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PRINTED MORAL-PLAYS,

RELATING TO MANKIND AT LARGE.

NATURE-THE WORLD AND THE CHILD-HICK SCORNER-EVERY MAN-INTERLUDE OF YOUTH-LUSTY JUVENTUS.

ONE of the most ancient, if not the oldest, of our printed Morals, or Moral-plays, bears the title of Nature;' and it was written by Henry Medwall, chaplain to Cardinal Morton, Archbishop of Canterbury*. No other piece from his pen is extant, but there is no doubt that he wrote others; and one of them, “Of the finding of Truth, carried away by Ignorance and Hypocrisy,' was acted before Henry VIII., in 1516. The title indicates very clearly the character of the production; and we know, besides (see Annals of the Stage, i. 65), that it was diversified by the introduction of a Fool, whose part seems to have given greater satisfaction than the rest of the performance. The 'goodly interlude' of Na

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* The title, as it appears in the only known copy of the production, is this :-Nature-A goodly interlude of Nature, compyled by maister · Henry Medwall, chapleyn to the ryght reverent father in God, Johan • Morton, somtyme cardynall and archebyshop of Canterbury. It is in folio, without date and printer's name, but most likely was from the press of John Rastell, to whom it has been usually assigned.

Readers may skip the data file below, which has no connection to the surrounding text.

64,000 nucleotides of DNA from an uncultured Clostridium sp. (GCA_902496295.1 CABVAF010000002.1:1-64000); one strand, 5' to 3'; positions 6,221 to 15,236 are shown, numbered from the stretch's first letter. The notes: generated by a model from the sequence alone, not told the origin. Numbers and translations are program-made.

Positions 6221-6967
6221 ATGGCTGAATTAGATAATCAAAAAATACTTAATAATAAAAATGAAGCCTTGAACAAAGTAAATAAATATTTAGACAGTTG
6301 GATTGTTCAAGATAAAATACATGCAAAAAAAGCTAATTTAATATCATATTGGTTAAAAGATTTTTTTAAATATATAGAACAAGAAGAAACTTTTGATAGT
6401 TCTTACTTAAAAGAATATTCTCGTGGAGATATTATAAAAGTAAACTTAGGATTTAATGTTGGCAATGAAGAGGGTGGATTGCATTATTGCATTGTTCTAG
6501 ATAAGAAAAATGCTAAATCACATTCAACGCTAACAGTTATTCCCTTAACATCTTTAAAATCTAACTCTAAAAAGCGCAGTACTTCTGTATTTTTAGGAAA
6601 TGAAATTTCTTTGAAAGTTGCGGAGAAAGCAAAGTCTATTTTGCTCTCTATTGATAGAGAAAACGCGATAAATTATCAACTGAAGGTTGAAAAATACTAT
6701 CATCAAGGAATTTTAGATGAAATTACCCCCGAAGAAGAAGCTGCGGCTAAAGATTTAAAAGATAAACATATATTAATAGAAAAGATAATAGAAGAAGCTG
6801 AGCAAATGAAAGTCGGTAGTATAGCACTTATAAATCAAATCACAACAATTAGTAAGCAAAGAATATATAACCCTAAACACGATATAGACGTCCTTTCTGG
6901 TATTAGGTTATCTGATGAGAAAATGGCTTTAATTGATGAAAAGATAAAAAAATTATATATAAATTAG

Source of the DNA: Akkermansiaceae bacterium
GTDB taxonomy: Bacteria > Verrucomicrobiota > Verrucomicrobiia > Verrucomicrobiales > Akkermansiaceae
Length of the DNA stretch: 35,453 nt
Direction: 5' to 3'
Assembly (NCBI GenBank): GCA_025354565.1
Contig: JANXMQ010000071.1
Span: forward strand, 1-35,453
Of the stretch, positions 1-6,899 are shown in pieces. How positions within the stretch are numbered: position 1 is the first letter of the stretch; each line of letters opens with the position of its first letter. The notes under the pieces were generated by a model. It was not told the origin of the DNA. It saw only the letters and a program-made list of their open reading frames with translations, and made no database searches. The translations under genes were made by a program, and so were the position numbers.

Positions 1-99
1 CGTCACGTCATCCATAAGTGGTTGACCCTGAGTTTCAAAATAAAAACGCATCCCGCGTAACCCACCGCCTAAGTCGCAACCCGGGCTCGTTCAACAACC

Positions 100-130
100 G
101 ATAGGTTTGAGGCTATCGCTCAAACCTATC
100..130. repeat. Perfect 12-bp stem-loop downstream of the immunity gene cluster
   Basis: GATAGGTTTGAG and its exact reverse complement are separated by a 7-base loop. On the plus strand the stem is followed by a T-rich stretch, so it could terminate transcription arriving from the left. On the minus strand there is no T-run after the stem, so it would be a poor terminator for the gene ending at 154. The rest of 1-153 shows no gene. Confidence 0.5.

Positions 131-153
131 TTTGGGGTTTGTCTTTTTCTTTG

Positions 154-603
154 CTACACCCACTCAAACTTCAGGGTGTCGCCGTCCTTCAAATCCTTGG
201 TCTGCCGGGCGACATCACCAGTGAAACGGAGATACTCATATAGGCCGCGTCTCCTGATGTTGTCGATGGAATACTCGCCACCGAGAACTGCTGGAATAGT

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ture is in two parts *; and at the conclusion of the first, we find that it was played before Morton himself, who died in 1500, at the age of ninety-three years. It was therefore written, in all probability, very soon after he had been raised to the see of Canterbury t. His elevation took place in 1486, so that this interlude' was one of the earliest productions of the kind in the reign of Henry VII.

It proceeds upon the same allegory as the three MS. Moral-plays which have been just examined-the contest between good and evil in the mind of man. It is conducted and illustrated with ingenuity, and is written with considerable facility and power, when compared with dramatic productions by which it was unquestionably preceded.

Mundus and Worldly-affection are represented sitting on the stage, · berynge a gown and cap, and a gyrdyll for Man,' when he enters, accompanied by Nature, Reason, and Innocency. Nature states that

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* Dr. Dibdin (Typ. Ant., iii. 104) observes that this production is only in two parts. It is very unusual for an interlude to be divided even into two parts, for that division has no reference to acts and scenes. The second part was a separate day's representation.

† Warton (H. E. P., iii. 72, edit. 8vo.) observes, ' It is not improbable it was played before the archbishop ;' but the author promises the second part,

Whan my

lord shall so devyse,

. It shalbe at his pleasure;' meaning, when it shall be his pleasure to see it performed. Warton also states, without citing any authority, that it was printed by Rastel in 1538:

*

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God has appointed her his Minister on earth to instruct all creatures, and delivers the following spirited stanza, in assertion of her place and power.

Who taught the cok his watche howres to observe, ' And syng of corage wyth shryll throte on hye ?

Who taught the pellycan her tender ḥart to carve, · For she nolde * suffer her byrdys to dye? • Who taught the nyghtyngall to recorde besyly • Her strange entunys in sylence of the nyght ?